Otis Adelbert Kline (Film Writer Filmography)
Dorothy Short ~ Mona Andrews
Harry Woods ~ Borno
Bryant Washburn ~ Dr. Harry Trevor
Walter Miller ~ Dr. Frank Bracken
Fred MacKaye ~ Dr. Charles Phillips
Russ Powell ~ Andrews
John Davidson ~ Prince Samu
Eddie Kane ~ Gen. Tichak
Stanley Andrews ~ Emperor Mena
J. Frank Glendon ~
Viva Tattersall ~ Georgia Trevor
Gwendolyn Logan ~ Mrs. Henry Andrews
William Desmond ~ Allen
Grace Cunard ~ Mrs. Camerford Amster
H. Burroughs ~
Dickie Jones ~ Jan Trevor as a Boy
Produced by Carl Laemmle
(Associate Producer: Henry MacRae)
Original music: David Broekman ~ David Klatzkin ~
Sam Perry ~ Heinz Roemheld
Cinematography: Richard Fryer & William A. Sickner
Film Editing: Irving Applebaum ~ Saul A. Goodkind Alvin Todd ~ Edward Todd
Production Management: Ansel Friedberger
|Plot Outline: Two scientific teams go up against each other in a race to find a secret formula in the African jungle. The search leads them to the lost city of Mu where they face a ruled by a bad-guy priest.who owns a death-ray. The scientists have to overcome this mad priest and his dungeons of fire and dangerous electrical rays. Noah Beery, Jr. played Jan the feral orphan raised by monkeys. Jan, along with his faithful chimpanzee companion "Chicma," joined in the quest for the lost kingdom of Mu. Assisted by Princess Mona (Dorothy Short) they overcome the evil scientists (Walter Miller, Frederic Mackaye), the priest, and many cliffhanging pitfalls, including a mechanized room with a ceiling full of spikes heading straight for the good guys. The serial was cut down for a feature film-length version called Savage Fury. likewise available on video.|
Otis Adelbert Kline
Canadian Writer & Editor Magazine ~ July, 1946
Born in Chicago in the "Gay Nineties", Otis Adelbert Kline manifested an early interest in literary material. His grandmother taught him to read and write at the age of four.
This opened for him a field of interest and imagination which fired him with the urge to learn more about exotic places and peoples, as he eagerly devoured the juvenile periodicals of that day.
During his high school days he began writing serial stories with suspenseful breaks which kept the class guessing, each week, as to what would happen to his characters in the next installment. Music then claimed him for a while, and he served an apprenticeship in Chicago's Tin Pan Alley. Next, he turned to writing motion picture originals for the companies of those days, Essenay, Biograph, etc., and from that to fiction.
His short stories, novelettes and serials have appeared in more than fifty U.S. and Canadian periodicals, as well as in four hundred U.S. newspapers. Many of them have been translated and syndicated in foreign countries, and published there in book form. Universal filmed his "Call of the Savage", and his novels were published in many editions.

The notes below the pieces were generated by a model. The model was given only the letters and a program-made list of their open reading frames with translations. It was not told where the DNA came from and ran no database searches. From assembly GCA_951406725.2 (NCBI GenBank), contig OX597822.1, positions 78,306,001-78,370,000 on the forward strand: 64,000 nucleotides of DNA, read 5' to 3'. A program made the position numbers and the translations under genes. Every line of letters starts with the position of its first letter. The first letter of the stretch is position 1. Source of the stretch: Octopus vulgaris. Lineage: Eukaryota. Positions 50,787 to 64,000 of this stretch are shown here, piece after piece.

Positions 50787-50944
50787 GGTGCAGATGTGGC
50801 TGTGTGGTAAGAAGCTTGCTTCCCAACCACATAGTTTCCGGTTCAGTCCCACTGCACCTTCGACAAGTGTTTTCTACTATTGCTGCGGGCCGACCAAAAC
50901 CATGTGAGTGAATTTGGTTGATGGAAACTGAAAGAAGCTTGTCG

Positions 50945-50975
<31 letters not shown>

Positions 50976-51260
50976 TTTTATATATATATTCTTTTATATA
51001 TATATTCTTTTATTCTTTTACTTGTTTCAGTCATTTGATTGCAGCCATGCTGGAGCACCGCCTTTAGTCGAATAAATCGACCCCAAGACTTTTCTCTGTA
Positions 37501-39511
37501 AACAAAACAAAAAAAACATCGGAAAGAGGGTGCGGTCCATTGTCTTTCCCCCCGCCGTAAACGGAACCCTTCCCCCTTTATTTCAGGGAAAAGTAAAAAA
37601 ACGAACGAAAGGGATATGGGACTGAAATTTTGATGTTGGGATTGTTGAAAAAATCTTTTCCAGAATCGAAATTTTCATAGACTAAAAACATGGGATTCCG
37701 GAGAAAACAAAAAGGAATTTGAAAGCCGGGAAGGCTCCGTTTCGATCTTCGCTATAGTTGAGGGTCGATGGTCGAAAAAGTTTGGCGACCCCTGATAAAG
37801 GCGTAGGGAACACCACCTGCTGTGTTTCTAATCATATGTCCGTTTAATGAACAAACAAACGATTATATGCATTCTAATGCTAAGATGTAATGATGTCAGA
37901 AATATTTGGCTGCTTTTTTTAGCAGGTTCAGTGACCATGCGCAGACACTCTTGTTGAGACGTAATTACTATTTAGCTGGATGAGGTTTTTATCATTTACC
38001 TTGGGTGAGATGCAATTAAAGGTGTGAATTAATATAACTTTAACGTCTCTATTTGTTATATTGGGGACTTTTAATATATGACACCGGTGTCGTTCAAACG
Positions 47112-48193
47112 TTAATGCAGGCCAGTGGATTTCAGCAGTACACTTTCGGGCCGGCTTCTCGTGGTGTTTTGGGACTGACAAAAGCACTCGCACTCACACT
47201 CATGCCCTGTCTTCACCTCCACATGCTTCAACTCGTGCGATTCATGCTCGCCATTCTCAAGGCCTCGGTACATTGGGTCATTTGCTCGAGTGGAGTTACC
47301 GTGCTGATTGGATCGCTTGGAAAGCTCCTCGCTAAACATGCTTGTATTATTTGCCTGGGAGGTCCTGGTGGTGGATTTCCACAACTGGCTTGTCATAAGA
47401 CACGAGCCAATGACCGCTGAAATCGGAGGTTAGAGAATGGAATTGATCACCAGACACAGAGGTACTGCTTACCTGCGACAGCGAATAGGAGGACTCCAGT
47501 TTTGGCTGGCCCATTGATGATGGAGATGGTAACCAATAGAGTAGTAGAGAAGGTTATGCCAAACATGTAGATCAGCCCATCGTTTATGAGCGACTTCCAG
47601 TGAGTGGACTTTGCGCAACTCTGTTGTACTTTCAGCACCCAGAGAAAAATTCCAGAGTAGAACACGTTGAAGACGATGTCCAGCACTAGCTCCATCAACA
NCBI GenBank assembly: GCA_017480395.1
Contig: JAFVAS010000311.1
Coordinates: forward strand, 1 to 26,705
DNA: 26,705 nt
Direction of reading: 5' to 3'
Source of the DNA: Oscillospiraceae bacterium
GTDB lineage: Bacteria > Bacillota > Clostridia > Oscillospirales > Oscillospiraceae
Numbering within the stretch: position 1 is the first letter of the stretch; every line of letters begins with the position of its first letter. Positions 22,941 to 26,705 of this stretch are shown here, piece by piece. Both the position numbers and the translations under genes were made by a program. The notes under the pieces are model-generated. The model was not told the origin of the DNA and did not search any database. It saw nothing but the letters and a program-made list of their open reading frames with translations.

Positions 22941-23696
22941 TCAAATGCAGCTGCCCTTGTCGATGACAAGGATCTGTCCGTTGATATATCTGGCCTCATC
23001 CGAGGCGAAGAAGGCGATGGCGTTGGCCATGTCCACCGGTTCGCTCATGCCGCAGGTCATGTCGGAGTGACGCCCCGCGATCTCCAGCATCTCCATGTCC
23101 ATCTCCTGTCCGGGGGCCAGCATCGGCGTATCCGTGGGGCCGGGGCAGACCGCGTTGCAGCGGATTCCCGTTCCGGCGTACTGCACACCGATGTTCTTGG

Some years ago he became interested in the peoples of the Near East. He did extensive research and visited Arabian, Turkish and Armenian restaurants, conversing with the patrons and owners, swapping stories, and learning at first hand, more about their manners, customs and religions. This research soon led to his writing a number of Oriental stories, a few of which will soon appear in a reprint under the title, "The Man Who Limped and Other Stories." Like Hamed the Dragoman of these yarns, he, himself, has spent many pleasant hours in a coffee shop, surrounded by Arab friends, puffing a bubbling shisha and sipping Arabian coffee, while listening to , or relating tales from ALIF LAYAL WA LAYLA, (THE THOUSAND NIGHTS AND A NIGHT), ANTAR, and other Arab classics.
For many years he has been an international literary agent as well as a writer, and although he is now so engaged, with an office in New York, he lives in Connecticut in a shore cottage of literary tradition, since it once belonged to the late Ella Wheeler Wilcox, where he has a pleasant study overlooking Long Island Sound, and his own private beach and boat. His favorite diversions in season are swimming, fishing, hunting, cruising, hiking in the woods, and at times presiding in the kitchen over a Hindu curry, or one of the other exotic dishes he likes to prepare.
THE COMPLEAT OAK LEAVES, Volume 1,
which reprints the first 12 issues is, alas, sold out.
But, still available are:
#13 - "Vision of Venus" illustrated comic by Tim Conrad, of Marvel's CONAN fame. "Otis Adelbert Kline: A Memoir" by pulp legend Arthur J Burks. "OAK: An Overview" by ERB scholar Paul C Allen.